Merriam’s next piece of public art will be three reflective ‘seedlings’ at Merriam Marketplace

A model of the proposed public art project for the Merriam Marketplace was shown to the city council Monday night.
A model of the proposed public art project for the Merriam Marketplace was shown to the city council Monday night.

Chicago has “The Bean” and soon Merriam will have “Planting the Seeds.”

The next piece of Merriam place-making art was approved by the Merriam City Council Monday night. The new public art project will be placed at the Merriam Marketplace and consist of three pieces of highly polished stainless steel that are “playing off the notion of a seed that is germinating,” according to the city’s public art consultant James Martin.

The three pieces will be round spheres about 7-feet high with a sprout at the top which reaches 21-feet high. The base spheres will be highly reflective much like the surface of “Cloud Gate” (the real name for “The Bean”) which has become the number one tourist attraction in Chicago. Martin predicted the sculpture will attract a lot of attention in Merriam and said it would be quite effective at night with lights coming up from the ground.

Martin, a Merriam resident who is an art consultant, curator and educator, said the final proposals were taken from a starting pool of 125 qualified artists. Three finalists were invited to make their pitch to the arts committee last month.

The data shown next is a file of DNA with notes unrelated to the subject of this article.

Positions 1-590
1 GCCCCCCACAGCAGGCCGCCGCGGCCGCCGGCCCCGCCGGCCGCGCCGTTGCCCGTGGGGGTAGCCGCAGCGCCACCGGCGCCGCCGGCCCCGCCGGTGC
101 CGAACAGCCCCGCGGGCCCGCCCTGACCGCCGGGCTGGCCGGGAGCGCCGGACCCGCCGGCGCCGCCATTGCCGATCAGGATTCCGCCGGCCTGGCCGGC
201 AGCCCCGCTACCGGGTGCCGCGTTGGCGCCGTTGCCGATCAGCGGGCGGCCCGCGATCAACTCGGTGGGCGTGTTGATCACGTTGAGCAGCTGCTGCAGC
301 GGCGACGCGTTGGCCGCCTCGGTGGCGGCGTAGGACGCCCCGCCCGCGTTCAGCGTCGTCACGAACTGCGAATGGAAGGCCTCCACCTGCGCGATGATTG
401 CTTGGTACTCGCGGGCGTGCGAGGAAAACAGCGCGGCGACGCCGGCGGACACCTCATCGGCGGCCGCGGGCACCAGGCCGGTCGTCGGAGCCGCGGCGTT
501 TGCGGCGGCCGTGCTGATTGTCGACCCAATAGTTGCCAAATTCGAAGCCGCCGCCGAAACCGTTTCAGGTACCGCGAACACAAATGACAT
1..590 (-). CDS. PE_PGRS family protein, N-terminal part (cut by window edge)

“I was very excited to see this,” Martin said. “The committee was unanimous.”

“I think this is really a strong piece of place-making art,” said City Administrator Phil Lammers.

Christopher Weed Sculpture from Colorado is the selected proposal. Weed has a number of public art projects placed around Colorado. Martin said Weed is a veteran and took to heart the Flags 4 Freedom event at the Marketplace along with the auto show that is held there each year.

The city has planned five pieces of place-making art at $100,000 each year over the five years. The first completed piece was dedicated last week at the corner of Johnson and Merriam Drives.

That piece, Martin said, reflected the history of Merriam. The new work will stand independently but relate to the Marketplace, Martin said.

Council members asked several practical questions about maintenance and placement of the pieces. Lammers said discussions about footings and how the grass around the pieces will be handled are still under way. The distance between each of the pieces also has not been determined yet.

The artist's rendering of the seedlings sitting at the Merriam Marketplace.
The artist’s rendering of the seedlings sitting at the Merriam Marketplace.